Autonomous Fire Scout UAV Lands on Ship



Jan 18, 2006

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The Navy’s Unmanned Aerial System program office, and the Vertical Takeoff and Landing Tactical Unmanned Air Vehicle (VTUAV) Program completed a major developmental milestone this week as the VTUAV system completed nine autonomous landings aboard the USS NASHVILLE (LPD 13), operating in the sea range off Naval Air Station Patuxent River, Maryland. One air vehicle performed the initial tests with three landings on 16 January, and a second air vehicle was launched on 17 January to complete the testing. This is the first time a major defense autonomous UAV acquisition program has completed a landing aboard a fleet vessel.

On day one of the testing at 11:51 a.m., the green light was established as all systems were “go” on land and on sea. Under the command of the shore based ground control station (GCS), the RQ-8A Fire Scout lifted off from the shore, and began its autonomous route to the ship. The shore-based GCS handed off control to the shipboard GCS, and after establishing telemetry data, a series of ever-closer approaches to the ship were conducted. In accordance with the test plan script, the RQ-8A Fire Scout came aboard the USS NASHVILLE for the first autonomous landing at 2:42 p.m.

Two other landings were conducted to gather further data. The aircraft was then returned to shore control and landed at the Webster Field annex of Patuxent River NAS.

In this test operation, the VTUAV system consisted of one air vehicle, one shore-based GCS, one ship-based GCS, the Tactical Control System software, and an Unmanned Common Automatic Recovery System (UCARS) precision landing system, plus associated test related telemetry equipment. In its fleet version, the system will add a Tactical Common Data Link and a secure landing grid system.

The air vehicle used for this event was a developmental article from a previous acquisition phase, an RQ-8A. The VTUAV program is currently producing MQ-8B variants, with more capability for payloads and performance. The test was designed to exercise those areas of the system that are maturing and provide feedback into the design loop as the baseline software build for the MQ-8B is finalized.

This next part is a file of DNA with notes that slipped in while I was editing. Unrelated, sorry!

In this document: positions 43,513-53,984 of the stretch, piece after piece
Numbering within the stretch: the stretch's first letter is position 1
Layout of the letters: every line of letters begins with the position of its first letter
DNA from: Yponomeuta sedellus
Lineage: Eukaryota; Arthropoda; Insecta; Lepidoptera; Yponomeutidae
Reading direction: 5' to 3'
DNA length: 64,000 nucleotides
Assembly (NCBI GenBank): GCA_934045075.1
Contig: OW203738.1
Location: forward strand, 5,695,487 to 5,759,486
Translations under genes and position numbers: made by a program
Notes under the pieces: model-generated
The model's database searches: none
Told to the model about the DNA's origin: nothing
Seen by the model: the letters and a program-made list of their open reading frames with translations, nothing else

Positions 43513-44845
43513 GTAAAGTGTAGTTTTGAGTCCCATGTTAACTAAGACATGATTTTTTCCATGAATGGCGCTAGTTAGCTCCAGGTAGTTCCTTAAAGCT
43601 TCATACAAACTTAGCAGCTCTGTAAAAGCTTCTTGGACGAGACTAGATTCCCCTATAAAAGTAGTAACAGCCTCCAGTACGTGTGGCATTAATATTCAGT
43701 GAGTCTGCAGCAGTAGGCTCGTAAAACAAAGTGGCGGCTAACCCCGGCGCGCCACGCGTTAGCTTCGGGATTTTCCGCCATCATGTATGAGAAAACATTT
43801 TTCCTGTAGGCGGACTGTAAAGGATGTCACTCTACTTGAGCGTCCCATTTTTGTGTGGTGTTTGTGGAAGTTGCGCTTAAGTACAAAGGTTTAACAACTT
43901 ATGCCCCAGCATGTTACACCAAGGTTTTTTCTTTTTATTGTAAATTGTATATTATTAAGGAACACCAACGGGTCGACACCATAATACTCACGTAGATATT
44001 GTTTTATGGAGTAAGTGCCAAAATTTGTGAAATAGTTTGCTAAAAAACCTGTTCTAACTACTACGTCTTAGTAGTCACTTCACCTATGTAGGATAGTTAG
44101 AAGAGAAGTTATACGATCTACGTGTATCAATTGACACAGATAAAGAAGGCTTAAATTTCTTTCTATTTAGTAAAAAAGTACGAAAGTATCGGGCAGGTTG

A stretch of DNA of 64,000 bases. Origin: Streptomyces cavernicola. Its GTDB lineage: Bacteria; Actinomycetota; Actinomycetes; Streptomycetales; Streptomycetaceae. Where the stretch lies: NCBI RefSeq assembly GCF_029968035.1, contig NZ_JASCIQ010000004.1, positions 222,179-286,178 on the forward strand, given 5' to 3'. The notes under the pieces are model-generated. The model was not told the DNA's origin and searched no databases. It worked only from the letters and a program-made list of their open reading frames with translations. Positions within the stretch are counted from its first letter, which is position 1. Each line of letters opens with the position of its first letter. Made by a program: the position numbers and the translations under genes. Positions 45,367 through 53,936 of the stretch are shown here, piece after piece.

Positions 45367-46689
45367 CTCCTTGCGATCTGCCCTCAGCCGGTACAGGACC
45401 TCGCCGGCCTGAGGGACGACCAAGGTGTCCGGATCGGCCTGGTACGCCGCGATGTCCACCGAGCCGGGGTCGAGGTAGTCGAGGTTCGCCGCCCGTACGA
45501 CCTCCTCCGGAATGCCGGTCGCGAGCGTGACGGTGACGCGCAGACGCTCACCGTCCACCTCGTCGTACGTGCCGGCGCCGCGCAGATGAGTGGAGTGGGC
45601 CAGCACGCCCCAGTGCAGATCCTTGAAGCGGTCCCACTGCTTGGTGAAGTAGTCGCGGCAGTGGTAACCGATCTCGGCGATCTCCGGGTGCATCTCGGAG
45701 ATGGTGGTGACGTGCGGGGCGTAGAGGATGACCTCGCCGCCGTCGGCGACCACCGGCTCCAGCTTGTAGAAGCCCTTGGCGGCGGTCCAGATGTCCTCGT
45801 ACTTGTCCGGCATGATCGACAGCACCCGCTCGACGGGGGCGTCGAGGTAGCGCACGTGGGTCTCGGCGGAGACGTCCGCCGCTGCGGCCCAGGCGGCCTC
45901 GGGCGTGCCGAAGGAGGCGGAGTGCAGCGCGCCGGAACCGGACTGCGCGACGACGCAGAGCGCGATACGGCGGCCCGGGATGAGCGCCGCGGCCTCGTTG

“While this is a great event for the UAS community, it is on schedule for the VTUAV program” stated Cmdr. Rob Murphy, VTUAV team lead. “In the past, systems had been treating the ship as a graduation exercise, and we recognized the need for early data collection and input. We have already gathered a lot of data as to vehicle and system command performance, plus a lot of lessons learned while operating in the shipboard environment.”

“This event has provided much needed data for how autonomous systems will operate in the future.” said Capt. Paul Morgan, UAS program manager. “This is the bedrock of future autonomous systems, of which VTUAV is the forerunner. We gather data every time this system flies, and are on the downward slope of the learning curve – this is an exciting time.”

“I commend the tremendous effort the integrated government and Northrop Grumman test team put a forward to get to the ship, and I extend a depth of gratitude to Capt. Mewbourne, Commanding Officer of the USS NASHVILLE.” declared Rear Adm. Tim Heely, Program Executive Officer for Strike Weapons and Unmanned Aviation. “The can-do attitude and professionalism of his crew was immediately evident, and provided the keystone to this successful test period.”

The VTUAV system plans further shipboard tests this year in the May/June timeframe, as funding allows. The production MQ-8B airframe is planning first flight for August 2006. Fire Scout IOC is planned for FY08.


Caption for Photo #1 - Fire Scout UAV approaches USS NASHVILLE (LPD 13) for the first autonomous landing aboard a fleet vessel.

Caption for Photo #2 - Fire Scout UAV meets the ship deck during a series of flight tests this week from Naval Air Station, Patuxent River, Maryland.

Caption for Photo #3 - Fire Scout UAV met a developmental milestone this week with nine autonomous shipboard landings, marking a first for unmanned aerial vehicles.

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